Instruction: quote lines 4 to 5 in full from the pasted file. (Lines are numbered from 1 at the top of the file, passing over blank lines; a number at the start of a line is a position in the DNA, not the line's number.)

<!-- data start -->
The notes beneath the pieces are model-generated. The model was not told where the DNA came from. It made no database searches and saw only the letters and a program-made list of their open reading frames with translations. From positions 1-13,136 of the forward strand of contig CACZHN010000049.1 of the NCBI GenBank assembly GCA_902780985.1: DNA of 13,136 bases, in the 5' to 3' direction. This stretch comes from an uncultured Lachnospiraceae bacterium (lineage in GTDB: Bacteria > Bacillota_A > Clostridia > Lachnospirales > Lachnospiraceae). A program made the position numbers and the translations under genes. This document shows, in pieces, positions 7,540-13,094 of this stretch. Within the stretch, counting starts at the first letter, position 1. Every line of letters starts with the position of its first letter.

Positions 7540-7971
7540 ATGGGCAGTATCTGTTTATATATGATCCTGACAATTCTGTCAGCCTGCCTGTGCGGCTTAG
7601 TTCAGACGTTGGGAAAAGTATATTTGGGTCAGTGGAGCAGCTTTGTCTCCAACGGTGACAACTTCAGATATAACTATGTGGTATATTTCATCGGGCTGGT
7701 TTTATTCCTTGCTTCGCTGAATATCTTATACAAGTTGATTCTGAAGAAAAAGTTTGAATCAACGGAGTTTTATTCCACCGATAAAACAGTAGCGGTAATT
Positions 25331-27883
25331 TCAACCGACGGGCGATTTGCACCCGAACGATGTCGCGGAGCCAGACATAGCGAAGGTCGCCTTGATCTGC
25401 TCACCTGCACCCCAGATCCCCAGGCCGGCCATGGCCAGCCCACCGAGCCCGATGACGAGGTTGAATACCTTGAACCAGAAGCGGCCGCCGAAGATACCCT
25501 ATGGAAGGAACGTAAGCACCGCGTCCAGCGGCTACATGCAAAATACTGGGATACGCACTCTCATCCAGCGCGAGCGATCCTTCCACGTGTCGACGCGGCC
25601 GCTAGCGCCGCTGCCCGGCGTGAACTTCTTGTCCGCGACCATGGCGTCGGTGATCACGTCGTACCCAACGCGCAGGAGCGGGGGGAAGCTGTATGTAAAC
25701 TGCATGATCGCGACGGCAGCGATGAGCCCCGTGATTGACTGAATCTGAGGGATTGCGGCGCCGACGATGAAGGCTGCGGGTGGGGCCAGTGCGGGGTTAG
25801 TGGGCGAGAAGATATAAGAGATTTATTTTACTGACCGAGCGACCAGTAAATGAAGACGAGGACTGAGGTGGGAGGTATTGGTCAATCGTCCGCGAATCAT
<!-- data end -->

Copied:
7601 TTCAGACGTTGGGAAAAGTATATTTGGGTCAGTGGAGCAGCTTTGTCTCCAACGGTGACAACTTCAGATATAACTATGTGGTATATTTCATCGGGCTGGT
7701 TTTATTCCTTGCTTCGCTGAATATCTTATACAAGTTGATTCTGAAGAAAAAGTTTGAATCAACGGAGTTTTATTCCACCGATAAAACAGTAGCGGTAATT